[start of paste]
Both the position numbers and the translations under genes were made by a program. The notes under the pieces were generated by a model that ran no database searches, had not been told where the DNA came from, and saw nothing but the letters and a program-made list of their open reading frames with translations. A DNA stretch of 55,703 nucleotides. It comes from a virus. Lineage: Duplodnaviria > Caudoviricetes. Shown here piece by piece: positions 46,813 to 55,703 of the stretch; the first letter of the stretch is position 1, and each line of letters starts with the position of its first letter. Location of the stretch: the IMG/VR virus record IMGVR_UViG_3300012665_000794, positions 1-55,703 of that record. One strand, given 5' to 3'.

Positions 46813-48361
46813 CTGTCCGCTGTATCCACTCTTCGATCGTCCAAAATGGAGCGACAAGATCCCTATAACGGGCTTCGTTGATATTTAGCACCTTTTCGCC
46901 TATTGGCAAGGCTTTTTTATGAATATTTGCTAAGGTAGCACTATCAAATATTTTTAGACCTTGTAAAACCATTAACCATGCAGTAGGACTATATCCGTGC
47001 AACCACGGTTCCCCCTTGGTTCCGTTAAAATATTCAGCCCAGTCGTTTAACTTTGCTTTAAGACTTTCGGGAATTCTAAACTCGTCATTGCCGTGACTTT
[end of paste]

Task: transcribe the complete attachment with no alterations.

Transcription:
Both the position numbers and the translations under genes were made by a program. The notes under the pieces were generated by a model that ran no database searches, had not been told where the DNA came from, and saw nothing but the letters and a program-made list of their open reading frames with translations. A DNA stretch of 55,703 nucleotides. It comes from a virus. Lineage: Duplodnaviria > Caudoviricetes. Shown here piece by piece: positions 46,813 to 55,703 of the stretch; the first letter of the stretch is position 1, and each line of letters starts with the position of its first letter. Location of the stretch: the IMG/VR virus record IMGVR_UViG_3300012665_000794, positions 1-55,703 of that record. One strand, given 5' to 3'.

Positions 46813-48361
46813 CTGTCCGCTGTATCCACTCTTCGATCGTCCAAAATGGAGCGACAAGATCCCTATAACGGGCTTCGTTGATATTTAGCACCTTTTCGCC
46901 TATTGGCAAGGCTTTTTTATGAATATTTGCTAAGGTAGCACTATCAAATATTTTTAGACCTTGTAAAACCATTAACCATGCAGTAGGACTATATCCGTGC
47001 AACCACGGTTCCCCCTTGGTTCCGTTAAAATATTCAGCCCAGTCGTTTAACTTTGCTTTAAGACTTTCGGGAATTCTAAACTCGTCATTGCCGTGACTTT